Poor harvesting practices have led to an adulteration of Arnica flowers all over the world. Though incredibly powerful in the form of natural medicine, wild Arnica montana is actually quite fragile and hard to grow. Thus, industry experts like Cassidy Schlager, an herbalist in Asheville, NC, have become more conscious of how they acquire and use Arnica on a regular basis. Although Arnica is Cassidy’s go-to remedy for sore muscles and bruises, she is always aware of her impact on the species, both in her practice and in the wild.
Discovering Arnica in the Wild
Cassidy first encountered wild Arnica in a high-elevation wilderness area of Colorado, USA, while on a research excursion with a team of fellow herbalists. To Cassidy and her colleagues, seeing Arnica in its natural state (not just dried) “felt like meeting someone for the first time; someone they’d heard about for ages.”
Although very excited about her discovery, Cassidy was hesitant to disturb the Arnica plants: “Even though this was my first opportunity to harvest Arnica, as an herbalist, I knew I needed to take a moment and reflect on the ethics of harvesting a wild plant.”
The Ethics of Wildcrafting
The ethics of wildcrafting (harvesting and using wild plants) were put into place to protect plant populations and decrease the chances of overharvesting or damage to the species. These ethical practices include:
- Consideration of the environment: Inspecting where the plant is growing. Noting possible impacts on the land apart from you (other harvesters, animals, etc.).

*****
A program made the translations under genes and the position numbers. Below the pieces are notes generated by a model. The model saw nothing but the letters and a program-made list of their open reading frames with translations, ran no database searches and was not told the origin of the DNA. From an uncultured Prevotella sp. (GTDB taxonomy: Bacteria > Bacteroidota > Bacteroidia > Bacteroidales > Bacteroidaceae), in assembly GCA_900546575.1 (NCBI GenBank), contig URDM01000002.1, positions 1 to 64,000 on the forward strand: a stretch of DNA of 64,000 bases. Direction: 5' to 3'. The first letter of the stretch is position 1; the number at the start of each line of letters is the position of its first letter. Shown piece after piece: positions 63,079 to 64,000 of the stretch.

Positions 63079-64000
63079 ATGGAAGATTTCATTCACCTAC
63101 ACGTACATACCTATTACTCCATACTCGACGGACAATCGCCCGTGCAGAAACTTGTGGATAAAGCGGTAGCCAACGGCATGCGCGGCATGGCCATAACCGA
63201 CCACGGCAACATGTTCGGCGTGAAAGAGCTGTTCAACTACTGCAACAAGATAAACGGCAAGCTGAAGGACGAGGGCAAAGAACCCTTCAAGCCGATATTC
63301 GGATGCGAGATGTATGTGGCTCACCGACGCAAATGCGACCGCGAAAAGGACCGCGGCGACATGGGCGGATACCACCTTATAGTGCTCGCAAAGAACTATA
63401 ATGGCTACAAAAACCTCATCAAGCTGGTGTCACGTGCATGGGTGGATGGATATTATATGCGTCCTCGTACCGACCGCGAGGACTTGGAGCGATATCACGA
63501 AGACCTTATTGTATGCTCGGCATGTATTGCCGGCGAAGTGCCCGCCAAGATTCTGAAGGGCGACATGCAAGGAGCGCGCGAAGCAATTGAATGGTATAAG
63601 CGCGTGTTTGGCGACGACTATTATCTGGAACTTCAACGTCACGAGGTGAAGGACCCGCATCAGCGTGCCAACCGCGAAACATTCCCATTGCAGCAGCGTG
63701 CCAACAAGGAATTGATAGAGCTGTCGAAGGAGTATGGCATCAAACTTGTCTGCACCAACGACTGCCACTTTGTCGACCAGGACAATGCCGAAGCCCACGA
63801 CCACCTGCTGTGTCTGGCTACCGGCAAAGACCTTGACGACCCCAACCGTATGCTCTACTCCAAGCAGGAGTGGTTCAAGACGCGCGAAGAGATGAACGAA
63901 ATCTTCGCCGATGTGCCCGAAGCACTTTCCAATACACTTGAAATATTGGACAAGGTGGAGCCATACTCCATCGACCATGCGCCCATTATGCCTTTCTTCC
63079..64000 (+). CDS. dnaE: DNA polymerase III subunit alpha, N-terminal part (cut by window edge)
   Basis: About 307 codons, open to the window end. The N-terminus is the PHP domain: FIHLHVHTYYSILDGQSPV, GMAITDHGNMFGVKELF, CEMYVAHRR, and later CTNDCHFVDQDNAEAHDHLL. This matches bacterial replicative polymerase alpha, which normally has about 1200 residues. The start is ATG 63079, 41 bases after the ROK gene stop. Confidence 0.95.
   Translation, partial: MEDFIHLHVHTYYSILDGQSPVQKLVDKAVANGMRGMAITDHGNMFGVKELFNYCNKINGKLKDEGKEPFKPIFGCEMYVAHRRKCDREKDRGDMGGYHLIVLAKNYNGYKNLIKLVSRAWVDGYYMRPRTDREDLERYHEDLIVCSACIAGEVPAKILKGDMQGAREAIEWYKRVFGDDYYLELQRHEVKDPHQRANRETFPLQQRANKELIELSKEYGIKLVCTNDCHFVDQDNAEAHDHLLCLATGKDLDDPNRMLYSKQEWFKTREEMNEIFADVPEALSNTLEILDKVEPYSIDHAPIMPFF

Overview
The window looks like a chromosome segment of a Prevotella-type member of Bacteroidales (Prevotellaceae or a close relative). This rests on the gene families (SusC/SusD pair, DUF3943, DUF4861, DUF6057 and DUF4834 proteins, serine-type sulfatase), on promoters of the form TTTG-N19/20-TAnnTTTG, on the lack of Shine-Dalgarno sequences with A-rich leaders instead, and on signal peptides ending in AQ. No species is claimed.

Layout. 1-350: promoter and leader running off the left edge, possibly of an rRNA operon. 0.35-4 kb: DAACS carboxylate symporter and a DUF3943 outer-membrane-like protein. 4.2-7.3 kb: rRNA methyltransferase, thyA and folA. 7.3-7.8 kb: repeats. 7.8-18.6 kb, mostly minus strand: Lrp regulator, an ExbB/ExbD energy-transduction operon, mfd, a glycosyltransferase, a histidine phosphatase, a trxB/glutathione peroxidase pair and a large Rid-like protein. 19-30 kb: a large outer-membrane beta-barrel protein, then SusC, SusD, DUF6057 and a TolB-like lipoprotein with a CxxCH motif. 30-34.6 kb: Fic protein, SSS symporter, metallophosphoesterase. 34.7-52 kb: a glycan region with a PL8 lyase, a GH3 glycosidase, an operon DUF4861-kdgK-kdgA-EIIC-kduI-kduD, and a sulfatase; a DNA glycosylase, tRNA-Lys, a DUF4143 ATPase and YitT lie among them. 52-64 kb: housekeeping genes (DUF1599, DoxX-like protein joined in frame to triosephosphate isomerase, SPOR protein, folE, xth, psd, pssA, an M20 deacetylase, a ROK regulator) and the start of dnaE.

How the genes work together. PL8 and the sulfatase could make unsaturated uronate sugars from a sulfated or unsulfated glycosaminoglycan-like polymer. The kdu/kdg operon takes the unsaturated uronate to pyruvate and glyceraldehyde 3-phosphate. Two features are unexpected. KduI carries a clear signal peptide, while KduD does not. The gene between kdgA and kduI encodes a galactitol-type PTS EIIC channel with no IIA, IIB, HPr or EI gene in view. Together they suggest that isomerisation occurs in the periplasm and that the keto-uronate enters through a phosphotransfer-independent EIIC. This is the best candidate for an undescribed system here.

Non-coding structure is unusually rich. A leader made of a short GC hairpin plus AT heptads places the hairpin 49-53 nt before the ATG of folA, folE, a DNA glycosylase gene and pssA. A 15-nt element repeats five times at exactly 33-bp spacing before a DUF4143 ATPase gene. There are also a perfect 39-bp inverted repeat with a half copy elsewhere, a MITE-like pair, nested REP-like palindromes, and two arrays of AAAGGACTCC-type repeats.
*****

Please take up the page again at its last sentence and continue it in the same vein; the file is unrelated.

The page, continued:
- Assessment of the plant’s state: Confirming whether or not the plant species is at risk. Checking on the health of the plant.
- Observation of the entire population: Ensuring there is a dense range of ages within the population and harvesting only from a wide age range to preserve reproduction.
- Proper harvesting for that species: Taking only the parts of the plant that can be used to produce medicine. For example, with Arnica, the above-ground parts of the plant are typically used to make herbal medicine, so the roots should not be removed or damaged. This ensures the plants can continue to grow and produce flowers for years to come.
- Harvesting of an appropriate quantity: Harvesting only what you can process. Wildcrafting is similar to buying groceries: It is never wise to buy more than you can eat; otherwise it will spoil.
For the Love of Arnica, Ethics Cannot Waver
With all of these ethics guidelines in place, Cassidy was able to harvest a modest amount of Arnica in Colorado and use it to make topical Arnica ointment. But harvesting is not always this lucky. Years after her first discovery, Cassidy came across another Arnica population in Canada. This time, environmental conditions and population health were not acceptable, so she left it untouched:
“Regardless of how rarely you come across a plant or how badly you want to harvest, sometimes you know you just can’t. I truly love and respect the plants I harvest. Moments like I experienced in Colorado remind me of how pure the entire process can be.”
About Cassidy M. Schlager, Clinical Herbalist: Cassidy Schlager is madly in love with plants of all kinds, although she is especially partial to the wild, unruly weeds that push up through cracks in the concrete. She has studied and practiced botany and herbal medicine for the past twelve years, and has completed courses at the Northeast School of Botanical Medicine, the Mountain Spirit School of Herbalism, and the Appalachia School of Holistic Herbalism. Her passion for plant medicine takes her from formulating herbal protocols for clients to wildharvesting adventures in fields and forests. These days, she is likely to be found concocting medicinal tonics or brewing up a batch of herbal beer.